By: Valerie Piro
“You can’t be what you can’t see” has become a call for representation and diversity. Essentially, the way to increase diversity in any given field is to recruit or promote the work of those from underrepresented backgrounds. Once others from such backgrounds see that it is possible to be in a field because they see someone like them, more from that background will enter that field. But what happens when you are in a profession where you feel at home, but no one looks like you in that profession?
I am a medieval-historian-in-training. I have been since the first day of my freshman year of college, when I wheeled into a lecture hall for the course “Medieval Europe” and fell head over heels for writings on old parchment, in dead languages.
Admittedly, it is a little odd that I would want to study medieval history. For starters, the region I study, Europe, is notorious for old and inaccessible architecture. Indeed, there are some libraries in England I cannot enter.
On top of that, no other medieval historian looks like me. I have met a couple of brilliant wheelchair users in academia (one of whom is a medievalist), but they’re both men, Christopher Baswell and Michael Stein come to mind. There are vast differences between how academia is experienced based on gender alone. Could you imagine how disability factors into things?
As an undergraduate, and more frequently now as a PhD candidate, I attend as many medieval history events on and off campus as I can. I’m eager to learn, but I also hope to find another woman who looks like me, who could provide guidance or at least let me know that a tenure-track job is attainable, but such a meeting has yet to occur.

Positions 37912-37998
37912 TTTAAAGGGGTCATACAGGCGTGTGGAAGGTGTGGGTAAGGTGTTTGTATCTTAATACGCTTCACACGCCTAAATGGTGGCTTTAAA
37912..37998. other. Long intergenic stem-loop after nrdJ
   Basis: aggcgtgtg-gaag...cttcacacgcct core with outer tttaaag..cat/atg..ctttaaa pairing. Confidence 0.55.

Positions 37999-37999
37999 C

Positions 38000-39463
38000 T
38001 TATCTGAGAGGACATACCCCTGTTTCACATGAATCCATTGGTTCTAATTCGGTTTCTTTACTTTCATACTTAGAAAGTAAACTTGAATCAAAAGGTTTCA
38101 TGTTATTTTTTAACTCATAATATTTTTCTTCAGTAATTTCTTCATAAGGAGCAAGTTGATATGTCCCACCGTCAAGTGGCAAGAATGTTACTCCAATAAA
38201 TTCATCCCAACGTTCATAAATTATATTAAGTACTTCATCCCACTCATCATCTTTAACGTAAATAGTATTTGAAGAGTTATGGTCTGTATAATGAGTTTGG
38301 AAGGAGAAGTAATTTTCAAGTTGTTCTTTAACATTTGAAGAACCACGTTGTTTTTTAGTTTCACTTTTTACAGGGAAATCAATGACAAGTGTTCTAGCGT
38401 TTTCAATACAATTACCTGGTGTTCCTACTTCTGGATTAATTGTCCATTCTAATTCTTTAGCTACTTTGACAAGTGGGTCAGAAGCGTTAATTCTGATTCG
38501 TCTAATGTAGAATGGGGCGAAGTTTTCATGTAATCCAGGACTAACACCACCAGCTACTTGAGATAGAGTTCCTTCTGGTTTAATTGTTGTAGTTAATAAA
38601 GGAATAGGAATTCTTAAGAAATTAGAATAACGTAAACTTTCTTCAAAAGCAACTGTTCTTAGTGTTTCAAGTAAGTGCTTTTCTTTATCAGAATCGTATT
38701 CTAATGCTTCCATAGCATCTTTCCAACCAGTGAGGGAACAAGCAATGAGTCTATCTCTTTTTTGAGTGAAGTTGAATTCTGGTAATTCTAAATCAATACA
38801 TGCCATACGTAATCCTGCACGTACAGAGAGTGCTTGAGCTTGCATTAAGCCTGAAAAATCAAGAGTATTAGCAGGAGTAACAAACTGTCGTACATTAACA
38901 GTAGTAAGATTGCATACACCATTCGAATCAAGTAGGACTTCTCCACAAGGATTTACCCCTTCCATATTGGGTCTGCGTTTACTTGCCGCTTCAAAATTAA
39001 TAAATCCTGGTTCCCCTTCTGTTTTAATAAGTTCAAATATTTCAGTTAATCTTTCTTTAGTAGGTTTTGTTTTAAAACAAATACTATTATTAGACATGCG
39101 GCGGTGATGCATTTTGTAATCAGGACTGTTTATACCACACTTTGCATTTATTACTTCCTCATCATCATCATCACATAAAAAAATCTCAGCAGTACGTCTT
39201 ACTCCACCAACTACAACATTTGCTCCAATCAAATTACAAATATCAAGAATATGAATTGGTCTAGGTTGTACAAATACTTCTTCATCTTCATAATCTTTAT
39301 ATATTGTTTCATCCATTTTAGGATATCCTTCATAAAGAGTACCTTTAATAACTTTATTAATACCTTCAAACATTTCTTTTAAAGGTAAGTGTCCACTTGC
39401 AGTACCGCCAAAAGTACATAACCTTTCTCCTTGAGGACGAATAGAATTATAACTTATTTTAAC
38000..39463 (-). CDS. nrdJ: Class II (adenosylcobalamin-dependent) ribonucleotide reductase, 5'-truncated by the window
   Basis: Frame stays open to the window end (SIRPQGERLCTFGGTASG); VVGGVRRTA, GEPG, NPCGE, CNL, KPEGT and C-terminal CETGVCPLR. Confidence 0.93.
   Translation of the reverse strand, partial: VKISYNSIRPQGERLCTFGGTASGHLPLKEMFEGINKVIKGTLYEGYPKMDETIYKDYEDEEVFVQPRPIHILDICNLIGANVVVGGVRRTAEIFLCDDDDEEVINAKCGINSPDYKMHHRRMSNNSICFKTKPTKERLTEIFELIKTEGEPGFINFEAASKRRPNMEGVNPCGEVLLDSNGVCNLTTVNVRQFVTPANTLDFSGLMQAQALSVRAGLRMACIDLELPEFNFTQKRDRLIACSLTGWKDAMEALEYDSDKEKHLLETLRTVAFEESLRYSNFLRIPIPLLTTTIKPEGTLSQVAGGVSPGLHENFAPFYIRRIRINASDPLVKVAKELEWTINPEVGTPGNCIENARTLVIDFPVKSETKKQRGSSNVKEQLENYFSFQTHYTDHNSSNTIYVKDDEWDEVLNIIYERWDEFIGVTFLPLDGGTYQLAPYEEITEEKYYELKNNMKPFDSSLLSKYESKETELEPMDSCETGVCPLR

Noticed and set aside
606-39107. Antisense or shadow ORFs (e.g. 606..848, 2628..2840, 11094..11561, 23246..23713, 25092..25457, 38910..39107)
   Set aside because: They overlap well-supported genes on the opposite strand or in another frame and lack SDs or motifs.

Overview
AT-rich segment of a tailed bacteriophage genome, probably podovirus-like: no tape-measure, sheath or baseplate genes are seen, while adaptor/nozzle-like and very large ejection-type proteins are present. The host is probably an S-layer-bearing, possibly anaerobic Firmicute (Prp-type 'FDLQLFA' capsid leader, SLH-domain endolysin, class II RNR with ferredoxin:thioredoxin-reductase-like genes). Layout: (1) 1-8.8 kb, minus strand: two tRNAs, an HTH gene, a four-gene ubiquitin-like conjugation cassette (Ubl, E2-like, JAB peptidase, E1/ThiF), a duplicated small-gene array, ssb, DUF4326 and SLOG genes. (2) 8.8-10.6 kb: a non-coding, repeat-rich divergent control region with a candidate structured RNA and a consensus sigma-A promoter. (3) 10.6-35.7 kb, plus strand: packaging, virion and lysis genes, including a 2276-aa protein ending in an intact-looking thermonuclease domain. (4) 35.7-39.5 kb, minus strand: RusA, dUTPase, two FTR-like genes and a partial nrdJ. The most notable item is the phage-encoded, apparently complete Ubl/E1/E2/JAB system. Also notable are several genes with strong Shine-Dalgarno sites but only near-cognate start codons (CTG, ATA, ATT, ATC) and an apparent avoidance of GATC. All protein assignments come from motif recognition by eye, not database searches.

The mentors I had in college were brilliant, but they couldn’t tell me whether my wheelchair might count against me in a job interview. Anyone involved in a hiring committee should base their decisions on the strength of the applicant (e.g. number of papers published, teaching experience). But my inability to find wheelchair-using female professors suggests that either no women who used wheelchairs saw medieval history as a career path, or, worse, that those who sought that path were told they did not belong.
Thankfully, no professor I’ve worked with has yet to dissuade me from seeking an academic career. It means there is some belief that I could be a scholar. I’ve come up, however, against campuses on steep hills, buildings without accessible bathrooms or elevators, tricky cobblestones and sidewalks that have resulted in more than one fall, and student housing with elevators that seemed to break down at the least opportune moments, e.g. the morning of my first final exam freshman year. Structurally speaking, academia might not be ready for me.
But as long as the medieval community judges me on my potential and my scholarship, I am hopeful that I will not need to meet a female wheelchair user with a tenured position to alleviate my fears. Perhaps, instead, I could see what my advisors see and become her.